'Be valuable to your customers right now'

COVID-19 and global lockdowns have forced consumers to change their behaviour. Understanding the shift – and responding to it – is key


“What is so interesting about this time from a business perspective is that consumers – the audience at large – have changed their behaviour,” TouchNote CEO Dan Ziv (MBA2014) observes.

“We went from a world where we’d wake up in the morning, take the kids to school, commute and work in an office for eight hours to a world where the entire family remains in the same building and where work and life have to be compartmentalised in the same space.

“This has fundamentally changed our behaviour. It’s changed the way we use streaming services, changed the way we use social media, and it’s also changed how we use e-commerce. The challenge is to understand how your customer has changed their behaviour as a result of COVID-19 and the restrictions and lockdowns that we’re seeing globally. It’s then about how you react to that to make sure you can play a valuable part in that customer’s life as they’re living it right now.

“I think that’s where the opportunity is and that’s also where the biggest challenge is.”

Watch: Dan Ziv says he is enormously proud of the levels of engagement and commitment his workers have shown despite current challenges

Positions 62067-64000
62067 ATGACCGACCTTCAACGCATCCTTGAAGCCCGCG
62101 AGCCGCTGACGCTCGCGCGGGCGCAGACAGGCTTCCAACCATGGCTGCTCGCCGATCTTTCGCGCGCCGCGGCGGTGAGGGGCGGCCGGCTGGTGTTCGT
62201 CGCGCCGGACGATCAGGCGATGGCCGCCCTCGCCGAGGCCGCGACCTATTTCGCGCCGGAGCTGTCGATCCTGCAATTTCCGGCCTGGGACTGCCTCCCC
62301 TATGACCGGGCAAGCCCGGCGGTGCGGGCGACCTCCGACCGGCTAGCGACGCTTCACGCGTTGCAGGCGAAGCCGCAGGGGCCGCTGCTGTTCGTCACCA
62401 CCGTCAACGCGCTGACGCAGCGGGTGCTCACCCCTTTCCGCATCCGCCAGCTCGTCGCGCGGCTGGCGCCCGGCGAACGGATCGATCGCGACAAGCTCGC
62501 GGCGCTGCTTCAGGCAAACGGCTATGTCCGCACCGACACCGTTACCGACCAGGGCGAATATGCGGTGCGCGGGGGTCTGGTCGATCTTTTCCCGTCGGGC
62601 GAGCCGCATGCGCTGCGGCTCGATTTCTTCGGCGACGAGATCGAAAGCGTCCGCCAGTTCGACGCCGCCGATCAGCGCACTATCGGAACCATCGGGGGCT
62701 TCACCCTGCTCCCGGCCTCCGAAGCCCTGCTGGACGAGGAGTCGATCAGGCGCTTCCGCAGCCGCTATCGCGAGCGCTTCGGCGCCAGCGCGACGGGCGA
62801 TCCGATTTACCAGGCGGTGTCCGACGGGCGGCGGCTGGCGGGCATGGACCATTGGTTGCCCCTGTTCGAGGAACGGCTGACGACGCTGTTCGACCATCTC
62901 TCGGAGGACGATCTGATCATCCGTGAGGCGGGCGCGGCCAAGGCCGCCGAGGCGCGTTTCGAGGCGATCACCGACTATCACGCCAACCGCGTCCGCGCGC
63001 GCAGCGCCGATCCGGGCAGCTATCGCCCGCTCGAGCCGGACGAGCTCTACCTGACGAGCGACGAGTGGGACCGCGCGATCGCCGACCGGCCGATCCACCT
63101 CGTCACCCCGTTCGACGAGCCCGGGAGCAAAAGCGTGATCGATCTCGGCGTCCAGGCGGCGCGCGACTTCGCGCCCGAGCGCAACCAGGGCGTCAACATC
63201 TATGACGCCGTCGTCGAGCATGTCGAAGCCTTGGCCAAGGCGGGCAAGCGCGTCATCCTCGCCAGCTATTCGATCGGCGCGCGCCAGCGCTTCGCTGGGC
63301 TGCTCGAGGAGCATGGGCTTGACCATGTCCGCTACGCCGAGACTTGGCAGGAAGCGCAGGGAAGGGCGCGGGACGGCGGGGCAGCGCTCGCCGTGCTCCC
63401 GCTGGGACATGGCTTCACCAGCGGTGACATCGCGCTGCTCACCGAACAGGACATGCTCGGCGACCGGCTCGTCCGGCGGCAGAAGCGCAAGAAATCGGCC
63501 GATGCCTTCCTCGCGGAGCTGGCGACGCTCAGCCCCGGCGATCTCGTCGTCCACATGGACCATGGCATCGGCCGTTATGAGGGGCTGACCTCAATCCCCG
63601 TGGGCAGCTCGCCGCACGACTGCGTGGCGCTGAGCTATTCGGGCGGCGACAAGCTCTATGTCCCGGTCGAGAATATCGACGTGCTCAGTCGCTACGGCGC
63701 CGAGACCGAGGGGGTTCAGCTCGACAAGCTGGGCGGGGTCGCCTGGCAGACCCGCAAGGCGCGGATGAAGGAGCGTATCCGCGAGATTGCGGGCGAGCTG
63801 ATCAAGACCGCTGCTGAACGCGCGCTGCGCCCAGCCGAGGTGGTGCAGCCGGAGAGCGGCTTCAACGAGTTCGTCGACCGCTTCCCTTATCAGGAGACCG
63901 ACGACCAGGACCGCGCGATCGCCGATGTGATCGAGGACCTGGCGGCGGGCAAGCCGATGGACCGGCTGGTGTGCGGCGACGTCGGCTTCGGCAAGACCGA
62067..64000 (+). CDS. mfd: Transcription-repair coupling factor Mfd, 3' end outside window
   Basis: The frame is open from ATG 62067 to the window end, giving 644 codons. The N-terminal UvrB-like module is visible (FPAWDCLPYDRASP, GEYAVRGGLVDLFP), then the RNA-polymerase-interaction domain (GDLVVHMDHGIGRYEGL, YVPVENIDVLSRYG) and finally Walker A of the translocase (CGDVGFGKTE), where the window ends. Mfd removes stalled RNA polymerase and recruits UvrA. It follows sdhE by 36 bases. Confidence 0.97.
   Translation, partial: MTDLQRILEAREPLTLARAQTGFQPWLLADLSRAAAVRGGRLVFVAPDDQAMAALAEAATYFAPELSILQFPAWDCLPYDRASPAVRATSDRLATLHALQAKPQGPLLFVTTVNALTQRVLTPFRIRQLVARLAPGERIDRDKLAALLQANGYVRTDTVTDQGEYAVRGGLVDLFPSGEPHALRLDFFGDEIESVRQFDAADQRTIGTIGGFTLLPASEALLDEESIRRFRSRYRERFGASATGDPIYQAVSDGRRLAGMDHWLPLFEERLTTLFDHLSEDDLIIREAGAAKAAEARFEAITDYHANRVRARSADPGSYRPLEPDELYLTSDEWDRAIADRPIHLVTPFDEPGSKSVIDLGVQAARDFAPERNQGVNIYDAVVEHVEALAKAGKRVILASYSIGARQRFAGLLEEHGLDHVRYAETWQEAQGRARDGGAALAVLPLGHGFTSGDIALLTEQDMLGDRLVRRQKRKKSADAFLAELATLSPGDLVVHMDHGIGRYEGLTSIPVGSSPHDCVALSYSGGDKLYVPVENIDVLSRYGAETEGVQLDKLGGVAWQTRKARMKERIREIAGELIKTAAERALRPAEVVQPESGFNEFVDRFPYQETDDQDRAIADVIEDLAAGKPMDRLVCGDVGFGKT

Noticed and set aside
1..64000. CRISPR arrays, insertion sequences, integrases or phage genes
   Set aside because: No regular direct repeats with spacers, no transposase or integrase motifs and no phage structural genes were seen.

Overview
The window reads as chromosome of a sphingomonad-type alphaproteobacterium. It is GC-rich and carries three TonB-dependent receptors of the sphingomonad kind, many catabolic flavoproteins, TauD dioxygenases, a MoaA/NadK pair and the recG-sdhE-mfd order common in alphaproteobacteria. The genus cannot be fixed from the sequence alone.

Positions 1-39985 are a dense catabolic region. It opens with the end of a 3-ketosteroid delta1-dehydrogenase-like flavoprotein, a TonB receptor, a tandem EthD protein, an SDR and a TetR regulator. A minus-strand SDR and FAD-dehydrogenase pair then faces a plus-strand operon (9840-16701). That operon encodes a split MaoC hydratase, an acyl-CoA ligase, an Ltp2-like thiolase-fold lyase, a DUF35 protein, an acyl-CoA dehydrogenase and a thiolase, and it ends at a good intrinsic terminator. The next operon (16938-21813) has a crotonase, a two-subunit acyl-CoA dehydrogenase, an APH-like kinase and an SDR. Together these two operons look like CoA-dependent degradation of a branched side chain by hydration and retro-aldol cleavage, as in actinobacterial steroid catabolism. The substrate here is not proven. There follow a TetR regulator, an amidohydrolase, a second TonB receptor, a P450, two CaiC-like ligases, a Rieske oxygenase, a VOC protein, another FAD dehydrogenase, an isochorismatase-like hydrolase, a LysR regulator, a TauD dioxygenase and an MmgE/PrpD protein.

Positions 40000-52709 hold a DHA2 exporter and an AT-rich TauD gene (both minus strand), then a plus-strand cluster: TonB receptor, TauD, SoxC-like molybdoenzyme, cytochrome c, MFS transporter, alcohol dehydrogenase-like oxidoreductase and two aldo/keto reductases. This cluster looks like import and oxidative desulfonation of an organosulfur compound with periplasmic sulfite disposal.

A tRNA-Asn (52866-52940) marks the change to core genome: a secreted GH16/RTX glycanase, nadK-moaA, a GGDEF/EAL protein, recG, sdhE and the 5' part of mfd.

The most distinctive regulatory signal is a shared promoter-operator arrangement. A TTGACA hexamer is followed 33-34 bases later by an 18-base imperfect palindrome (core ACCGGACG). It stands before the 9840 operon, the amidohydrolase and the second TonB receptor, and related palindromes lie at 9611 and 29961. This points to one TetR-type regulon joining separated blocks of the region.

TouchNote is a creative communications app that allows users to turn their personal photos into greeting cards to send to friends and family. With the coronavirus pandemic keeping loved ones apart, the app has had to scale up rapidly to cope with a surge in demand over the past few weeks. 

This is certainly a good problem to have, but it has meant Ziv, a London Business School Entrepreneur Mentor in Residence (EMiR), and his Board have had to make sure they have the IT and cloud infrastructure in place to cope with the extra pressure to fulfil orders.

Ziv’s top tip for businesses forced to deal with disruptive lockdown measures and an uncertain trading environment? 

“Try to understand where your business is most vulnerable and then try to find contingencies. These can be in the most unexpected places. If you’re taking orders on your website and it goes down, what’s your fallback?”

Ziv was speaking to Gary Dushnitsky, Associate Professor, Strategy and Entrepreneurship at London Business School, as part of a series of interviews conducted by London Business School's Institute of Innovation and Entrepreneurship (IIE) to support founders trying to navigate this very difficult time. To watch more films in this series, follow @LBSEntrepreneur or #LBSResilientFounders.

The views in this video are his own and are not representative of the IIE or London Business School.

Dan Ziv joined TouchNote as Chief Product Officer four years ago. Before that, the M&A lawyer created a restaurant booking app called Uncover with London Business School classmates. Uncover was bought in 2015, nine months after it launched, by payment service Velocity.


Institute of Entrepreneurship and Private Capital

This article was provided by the Institute of Entrepreneurship and Private Capital whose aim is to inspire entrepreneurs and investors to pursue impactful innovation by equipping them with the tools, expertise and insights to drive growth.